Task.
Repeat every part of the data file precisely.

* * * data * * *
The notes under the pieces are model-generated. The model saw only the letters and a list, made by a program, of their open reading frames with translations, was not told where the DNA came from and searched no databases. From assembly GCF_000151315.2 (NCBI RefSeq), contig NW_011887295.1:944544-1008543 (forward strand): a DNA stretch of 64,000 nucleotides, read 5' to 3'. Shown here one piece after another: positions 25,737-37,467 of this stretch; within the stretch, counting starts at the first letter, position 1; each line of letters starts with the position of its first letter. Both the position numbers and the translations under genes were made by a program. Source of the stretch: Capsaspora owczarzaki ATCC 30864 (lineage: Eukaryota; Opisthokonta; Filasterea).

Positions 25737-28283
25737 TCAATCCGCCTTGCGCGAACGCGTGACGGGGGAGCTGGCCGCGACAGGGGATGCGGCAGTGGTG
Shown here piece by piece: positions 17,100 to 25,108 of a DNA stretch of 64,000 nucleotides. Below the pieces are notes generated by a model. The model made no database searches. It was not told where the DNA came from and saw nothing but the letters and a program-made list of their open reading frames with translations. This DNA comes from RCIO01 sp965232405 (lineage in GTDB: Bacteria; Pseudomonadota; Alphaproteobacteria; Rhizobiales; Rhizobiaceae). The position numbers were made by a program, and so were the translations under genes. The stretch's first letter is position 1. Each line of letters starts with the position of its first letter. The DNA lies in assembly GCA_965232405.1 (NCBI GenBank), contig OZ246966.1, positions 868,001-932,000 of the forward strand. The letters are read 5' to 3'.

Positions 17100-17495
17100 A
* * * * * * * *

The notes under the pieces are model-generated. The model saw only the letters and a list, made by a program, of their open reading frames with translations, was not told where the DNA came from and searched no databases. From assembly GCF_000151315.2 (NCBI RefSeq), contig NW_011887295.1:944544-1008543 (forward strand): a DNA stretch of 64,000 nucleotides, read 5' to 3'. Shown here one piece after another: positions 25,737-37,467 of this stretch; within the stretch, counting starts at the first letter, position 1; each line of letters starts with the position of its first letter. Both the position numbers and the translations under genes were made by a program. Source of the stretch: Capsaspora owczarzaki ATCC 30864 (lineage: Eukaryota; Opisthokonta; Filasterea).

Positions 25737-28283
25737 TCAATCCGCCTTGCGCGAACGCGTGACGGGGGAGCTGGCCGCGACAGGGGATGCGGCAGTGGTG
Shown here piece by piece: positions 17,100 to 25,108 of a DNA stretch of 64,000 nucleotides. Below the pieces are notes generated by a model. The model made no database searches. It was not told where the DNA came from and saw nothing but the letters and a program-made list of their open reading frames with translations. This DNA comes from RCIO01 sp965232405 (lineage in GTDB: Bacteria; Pseudomonadota; Alphaproteobacteria; Rhizobiales; Rhizobiaceae). The position numbers were made by a program, and so were the translations under genes. The stretch's first letter is position 1. Each line of letters starts with the position of its first letter. The DNA lies in assembly GCA_965232405.1 (NCBI GenBank), contig OZ246966.1, positions 868,001-932,000 of the forward strand. The letters are read 5' to 3'.

Positions 17100-17495
17100 A